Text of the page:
BEIJING – Nasdaq-listed Chinese vaccine developer Sinovac Biotech Ltd., of Beijing, said the preliminary results of the phase I/II trials of its COVID-19 inactivated vaccine candidate, Coronavac, demonstrated favorable immunogenicity and safety profiles. The company told BioWorld that it aims to move it to phase III trials outside China next month.
The positive results were unveiled less than two months after the study started. Sinovac said it will unveil the full data in academic publications as soon as possible.
“Our phase I/II study shows Coronavac is safe and can induce immune response,” said Sinovac CEO Weidong Yin.
The randomized, double-blind and placebo-controlled phase I/II trials enrolled a total of 743 healthy volunteers, ages 18 to 59, in which 143 volunteers were in the phase I trial and 600 in the phase II trial. Sinovac said there were no severe adverse events, but only grade I adverse events such as mild pain, fatigue and low fever.
Results from the phase II trial showed the vaccine candidate induced neutralizing antibodies 14 days after inoculation. The seroconversion rate of the neutralizing antibody was above 90%, which led Sinovac to conclude that the vaccine can induce a positive immune response.
On April 16, Sinovac initiated the phase I trial, three days after it received approval from China’s NMPA, and then moved the candidate to phase II trials in May. Work on developing the vaccine began on Jan. 28.
Encouraged by the positive preliminary results, the company is working to spearhead the vaccine’s development. It plans to submit a phase II study report and a phase III trial protocol to the NMPA soon.
“We aim to conduct the phase III trial next month,” Pearson Liu, Sinovac’s director of brand management and public relations, told BioWorld. “We plan to conduct the phase III trials in countries that see a high incidence of COVID-19, so at this stage China is not an option for us since the incidence rate is low.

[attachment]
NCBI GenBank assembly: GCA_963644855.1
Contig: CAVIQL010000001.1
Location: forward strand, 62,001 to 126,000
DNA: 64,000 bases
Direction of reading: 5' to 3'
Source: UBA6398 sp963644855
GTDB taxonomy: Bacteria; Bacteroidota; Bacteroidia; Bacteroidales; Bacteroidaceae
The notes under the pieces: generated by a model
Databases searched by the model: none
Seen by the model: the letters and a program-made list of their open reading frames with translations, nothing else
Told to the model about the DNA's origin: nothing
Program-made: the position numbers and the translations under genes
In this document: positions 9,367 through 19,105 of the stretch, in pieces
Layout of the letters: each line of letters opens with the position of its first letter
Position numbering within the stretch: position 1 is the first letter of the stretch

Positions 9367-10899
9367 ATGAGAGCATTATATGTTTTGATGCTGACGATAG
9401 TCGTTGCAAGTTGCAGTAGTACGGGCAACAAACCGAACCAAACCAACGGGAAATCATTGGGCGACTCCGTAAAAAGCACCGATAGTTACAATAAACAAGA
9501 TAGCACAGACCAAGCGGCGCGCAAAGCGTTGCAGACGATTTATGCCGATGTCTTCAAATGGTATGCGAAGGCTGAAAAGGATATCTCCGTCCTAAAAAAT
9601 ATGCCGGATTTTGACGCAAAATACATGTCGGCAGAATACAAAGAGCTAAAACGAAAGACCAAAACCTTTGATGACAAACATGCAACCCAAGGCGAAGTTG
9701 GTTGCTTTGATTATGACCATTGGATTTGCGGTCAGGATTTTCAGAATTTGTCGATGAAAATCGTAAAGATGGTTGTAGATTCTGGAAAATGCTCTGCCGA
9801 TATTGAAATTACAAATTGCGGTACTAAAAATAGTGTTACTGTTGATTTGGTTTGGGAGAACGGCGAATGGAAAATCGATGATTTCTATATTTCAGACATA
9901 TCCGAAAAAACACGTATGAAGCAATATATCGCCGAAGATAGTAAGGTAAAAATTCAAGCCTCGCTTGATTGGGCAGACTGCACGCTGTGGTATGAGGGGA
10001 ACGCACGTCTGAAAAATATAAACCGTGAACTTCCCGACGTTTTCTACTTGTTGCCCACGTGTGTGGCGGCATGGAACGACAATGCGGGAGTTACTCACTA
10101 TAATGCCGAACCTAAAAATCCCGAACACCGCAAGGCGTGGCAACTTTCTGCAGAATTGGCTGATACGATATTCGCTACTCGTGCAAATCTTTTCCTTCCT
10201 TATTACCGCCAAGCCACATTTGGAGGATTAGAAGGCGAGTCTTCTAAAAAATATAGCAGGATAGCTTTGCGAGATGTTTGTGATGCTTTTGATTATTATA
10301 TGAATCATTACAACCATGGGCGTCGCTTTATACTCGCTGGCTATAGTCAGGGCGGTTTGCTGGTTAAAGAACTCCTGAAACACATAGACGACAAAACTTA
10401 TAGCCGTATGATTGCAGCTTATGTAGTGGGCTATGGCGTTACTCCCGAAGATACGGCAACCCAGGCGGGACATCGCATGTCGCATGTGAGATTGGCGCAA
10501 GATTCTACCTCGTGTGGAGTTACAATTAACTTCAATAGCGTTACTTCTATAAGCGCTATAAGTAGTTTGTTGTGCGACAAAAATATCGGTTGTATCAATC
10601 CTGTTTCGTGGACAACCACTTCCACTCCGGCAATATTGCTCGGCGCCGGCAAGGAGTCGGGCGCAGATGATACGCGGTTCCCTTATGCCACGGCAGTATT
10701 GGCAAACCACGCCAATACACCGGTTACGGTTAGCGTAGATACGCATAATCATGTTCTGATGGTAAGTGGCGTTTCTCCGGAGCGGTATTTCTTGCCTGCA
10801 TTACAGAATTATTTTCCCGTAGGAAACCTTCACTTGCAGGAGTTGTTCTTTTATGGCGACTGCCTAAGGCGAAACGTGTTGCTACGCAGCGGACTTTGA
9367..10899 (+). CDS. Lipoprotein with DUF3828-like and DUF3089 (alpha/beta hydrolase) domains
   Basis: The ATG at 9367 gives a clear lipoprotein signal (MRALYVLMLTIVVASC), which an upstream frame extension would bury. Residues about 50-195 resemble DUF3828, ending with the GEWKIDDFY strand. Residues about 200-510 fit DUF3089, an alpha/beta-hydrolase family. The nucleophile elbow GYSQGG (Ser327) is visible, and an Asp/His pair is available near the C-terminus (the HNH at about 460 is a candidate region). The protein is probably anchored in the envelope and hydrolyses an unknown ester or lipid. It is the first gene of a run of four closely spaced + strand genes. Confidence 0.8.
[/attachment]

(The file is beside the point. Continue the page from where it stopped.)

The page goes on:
“We will submit the phase III trial protocol to the NMPA and to its counterparts in other countries to obtain the trial approval,” he said, adding that Brazil is one of the options for a location to carry out the late-stage trials.
On June 11, Sinovac unveiled a partnership with Instituto Butantan, a Sao Paulo-based immunobiologic producer, to advance the clinical trial of the vaccine to phase III trials. Instituto Butantan will sponsor the trials in Brazil. The two are continuing talks to establish a collaboration for technology licensing, market authorization and commercialization of the vaccine candidate to bring it to the Brazilian population.
As of Monday, Brazil saw around 868,000 confirmed cases, up by more than 320% from a month ago.
Targeting global use
Sinovac is also gearing up its manufacturing capability to meet the massive unmet demand. It is constructing a commercial vaccine production plant in China that could pump out up to 100 million doses of the COVID-19 vaccine yearly.
“We have started to invest in building a manufacturing facility so that we can maximize the number of doses available to protect people from COVID-19,” said CEO Yin. “Like with our other vaccines, we are committed to developing Coronavac for global use.”
Prior to the phase I/II study, Sinovac published preclinical results in Science that showed the vaccine candidate is safe and does not produce side effects in monkeys. In that trial, eight rhesus macaques were vaccinated with two different doses (3μg or 6 μg per dose) and none developed a full-blown infection three weeks after researchers introduced SARS-CoV-2 into their lungs. That led to the company’s belief that its vaccine candidate could provide protection against COVID-19.
Sinovac’s vaccine development has been receiving full support from both the Chinese government and private investors. Multiple government agencies back the project, such as the Ministry of Science and Technology, the National Health Commission, the NMPA, the Zhejiang Provincial Center for Disease Control and Prevention (CDC), The Institute of Laboratory Animal Sciences at Chinese Academy of Medical Sciences and China’s CDC.
On the capital front, the company received $15 million from Advantech Capital and Vivo Capital to advance the vaccine’s development on May 22.
"We … appreciate the support of Advantech Capital and Vivo Capital as well as cooperation from all levels of the Chinese government, who have been essential in allowing us to move forward at full speed with the development of Coronavac without compromising our high safety standards and procedures,” said Yin.
Inactivated vaccines target the whole virion. Researchers noted in a report in Cell that it can be relatively easy to develop those vaccines since they are developed through a straightforward process by using the existing infrastructure.
Sinovac has been using that technology to develop multiple vaccines. It has developed vaccines for hepatitis A and B, swine flu, avian flu, and the virus that causes hand, foot and mouth disease.